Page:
Dismiss Notice
Woodbarter has upgraded to HTTPS. Please see click here for all the details.

Black locust burly live edge cutting board.

Discussion in 'Woodworkers' Completed Projects' started by Wood_Coin, Aug 24, 2018.

  1. Wood_Coin

    Wood_Coin Member Full Member Thread Starter

    Messages:
    90
    Likes Received:
    54
    Location:
    Coos Bay
    First name:
    Rhys
    20180820_011032.jpg 20180820_011049.jpg 20180820_011032.jpg I guess this is the spot for me to hang a photo or two of my cutting board I made using the Locust growing behind my parents house. I made the bulk of the cuts just using my chainsaw freehand no mill then taking a power planer and a quiver of Sanders to it.
     
    • Like Like x 4
    Last edited: Aug 24, 2018
  2. Mr. Peet

    Mr. Peet Member Full Member

    Messages:
    1,723
    Likes Received:
    557
    Location:
    northeastern PA
    First name:
    Mark
    Just remember that 'Black locust' is not a food safe wood for kitchen utensils and kitchen ware...
     
    • Informative Informative x 7
    • Like Like x 1
  3. Wood_Coin

    Wood_Coin Member Full Member Thread Starter

    Messages:
    90
    Likes Received:
    54
    Location:
    Coos Bay
    First name:
    Rhys
    Well crap, I know its fireplace safe
     
    • Funny Funny x 3
  4. Mr. Peet

    Mr. Peet Member Full Member

    Messages:
    1,723
    Likes Received:
    557
    Location:
    northeastern PA
    First name:
    Mark
    Please, I meant no insult. You just need to be careful on how you present your work. Instead of cutting board, display base, model foundation, plate holder and so forth. Be sure any used in the fireplace is well seasoned too. The off-gas of green Black locust and partially seasoned can be dangerous.

    Old timers / farmers, used it late at night to hold the fire so the smoke would not harm them outdoors, and if a down draft reversed the flow, they'd be gone in the morning to the makers table. Sick tale in some ways. I've only seen some Boyscouts get sick from it and 2 horses killed because of improper drafting(fire).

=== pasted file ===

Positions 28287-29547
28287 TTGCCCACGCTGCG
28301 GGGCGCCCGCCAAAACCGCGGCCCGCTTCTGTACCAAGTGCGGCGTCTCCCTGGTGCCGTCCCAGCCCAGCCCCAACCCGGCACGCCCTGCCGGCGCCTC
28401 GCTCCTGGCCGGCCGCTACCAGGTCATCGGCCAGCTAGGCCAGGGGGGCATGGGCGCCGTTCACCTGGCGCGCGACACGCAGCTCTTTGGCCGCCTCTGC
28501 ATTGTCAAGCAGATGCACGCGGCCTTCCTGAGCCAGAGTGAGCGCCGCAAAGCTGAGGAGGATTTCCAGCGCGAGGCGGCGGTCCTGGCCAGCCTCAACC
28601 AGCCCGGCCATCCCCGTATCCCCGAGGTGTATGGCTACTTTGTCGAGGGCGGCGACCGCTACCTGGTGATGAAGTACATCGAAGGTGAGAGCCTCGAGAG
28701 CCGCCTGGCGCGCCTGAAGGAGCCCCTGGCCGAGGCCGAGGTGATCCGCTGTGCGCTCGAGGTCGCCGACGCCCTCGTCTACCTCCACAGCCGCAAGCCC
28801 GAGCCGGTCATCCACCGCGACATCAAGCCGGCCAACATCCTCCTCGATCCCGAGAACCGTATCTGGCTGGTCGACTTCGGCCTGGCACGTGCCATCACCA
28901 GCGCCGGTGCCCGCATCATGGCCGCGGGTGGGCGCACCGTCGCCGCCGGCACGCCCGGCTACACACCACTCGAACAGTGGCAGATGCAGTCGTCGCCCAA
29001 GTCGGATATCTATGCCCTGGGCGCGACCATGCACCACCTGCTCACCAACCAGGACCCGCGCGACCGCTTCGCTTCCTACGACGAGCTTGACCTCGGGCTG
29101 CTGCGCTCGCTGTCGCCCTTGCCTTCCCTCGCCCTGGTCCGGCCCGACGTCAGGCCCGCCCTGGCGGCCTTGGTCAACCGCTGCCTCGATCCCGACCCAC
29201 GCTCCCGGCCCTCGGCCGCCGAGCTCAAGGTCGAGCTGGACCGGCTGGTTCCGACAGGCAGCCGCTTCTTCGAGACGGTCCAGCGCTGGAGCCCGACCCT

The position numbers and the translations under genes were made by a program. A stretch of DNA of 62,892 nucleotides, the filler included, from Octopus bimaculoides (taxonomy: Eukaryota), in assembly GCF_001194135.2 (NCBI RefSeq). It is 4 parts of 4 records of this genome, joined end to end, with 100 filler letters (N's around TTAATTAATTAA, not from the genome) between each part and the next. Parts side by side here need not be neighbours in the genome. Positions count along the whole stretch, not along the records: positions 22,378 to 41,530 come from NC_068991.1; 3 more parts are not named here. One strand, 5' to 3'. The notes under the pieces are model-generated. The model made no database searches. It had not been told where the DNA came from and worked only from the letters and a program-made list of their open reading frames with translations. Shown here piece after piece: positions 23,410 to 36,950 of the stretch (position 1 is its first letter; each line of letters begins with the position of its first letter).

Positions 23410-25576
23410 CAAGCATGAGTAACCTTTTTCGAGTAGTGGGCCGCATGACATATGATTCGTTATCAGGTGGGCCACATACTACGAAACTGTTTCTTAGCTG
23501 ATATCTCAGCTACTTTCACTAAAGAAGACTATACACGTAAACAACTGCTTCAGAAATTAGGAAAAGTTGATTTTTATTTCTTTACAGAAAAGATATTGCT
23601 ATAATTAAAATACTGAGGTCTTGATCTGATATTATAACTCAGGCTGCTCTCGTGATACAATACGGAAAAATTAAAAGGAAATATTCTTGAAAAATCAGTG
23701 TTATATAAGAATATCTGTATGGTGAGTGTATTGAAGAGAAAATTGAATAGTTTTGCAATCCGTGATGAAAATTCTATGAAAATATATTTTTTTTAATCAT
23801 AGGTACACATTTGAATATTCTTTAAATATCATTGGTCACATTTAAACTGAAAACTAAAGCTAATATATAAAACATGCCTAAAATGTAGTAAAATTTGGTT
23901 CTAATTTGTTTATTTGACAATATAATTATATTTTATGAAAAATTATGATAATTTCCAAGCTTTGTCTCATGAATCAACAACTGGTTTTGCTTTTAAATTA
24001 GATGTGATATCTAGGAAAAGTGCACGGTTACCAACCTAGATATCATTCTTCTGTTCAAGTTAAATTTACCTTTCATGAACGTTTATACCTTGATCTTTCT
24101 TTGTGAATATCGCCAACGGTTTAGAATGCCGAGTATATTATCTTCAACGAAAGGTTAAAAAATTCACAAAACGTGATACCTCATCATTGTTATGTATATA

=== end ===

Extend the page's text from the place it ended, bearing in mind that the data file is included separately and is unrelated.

• Informative Informative x 3
  5. ClintW

    ClintW Member Full Member

    Messages:
    700
    Likes Received:
    282
    Location:
    St. Paul, MN
    First name:
    Clinton
    Very nice cutting board!

    @Mr. Peet could you elaborate a bit more on the dangers of BL. I had never even thought it was harmful in any way.
     
  6. Nature Man

    Nature Man Member Full Member

    Messages:
    5,402
    Likes Received:
    659
    Location:
    Redding, CA
    First name:
    Chuck
    Perhaps a new thread should be opened to talk about the dangers of all woods that should not be used for cutting boards. Chuck
     
  7. Wood_Coin

    Wood_Coin Member Full Member Thread Starter

    Messages:
    90
    Likes Received:
    54
    Location:
    Coos Bay
    First name:
    Rhys
    Perhaps, I am not the one to make such a thread though.
     
  8. gman2431

    gman2431 Member Full Member

    Messages:
    4,956
    Likes Received:
    1,545
    Location:
    Michigan
    First name:
    cody
    That could be a HUGE list... best bet is to research the wood before you use it.
     
    • Like Like x 1
    • Agree Agree x 1
  9. Mr. Peet

    Mr. Peet Member Full Member

    Messages:
    1,723
    Likes Received:
    557
    Location:
    northeastern PA
    First name:
    Mark
    Sorry Clint, just seeing your post now. I only get alerts for a few forums for some reason. It can store and absorb toxins from the ground. The smoke from it is far more caustic than maple and many other woods. Cyanide can be leached. Check with your local consulting forester and DEC to see risks in your area. High copper and iron areas can leach / draft, have negative issues with Black locust. I'll try to find a few references for you next week. Have a good weekend...
     
    • Like Like x 3
Current Time: 4:08 AM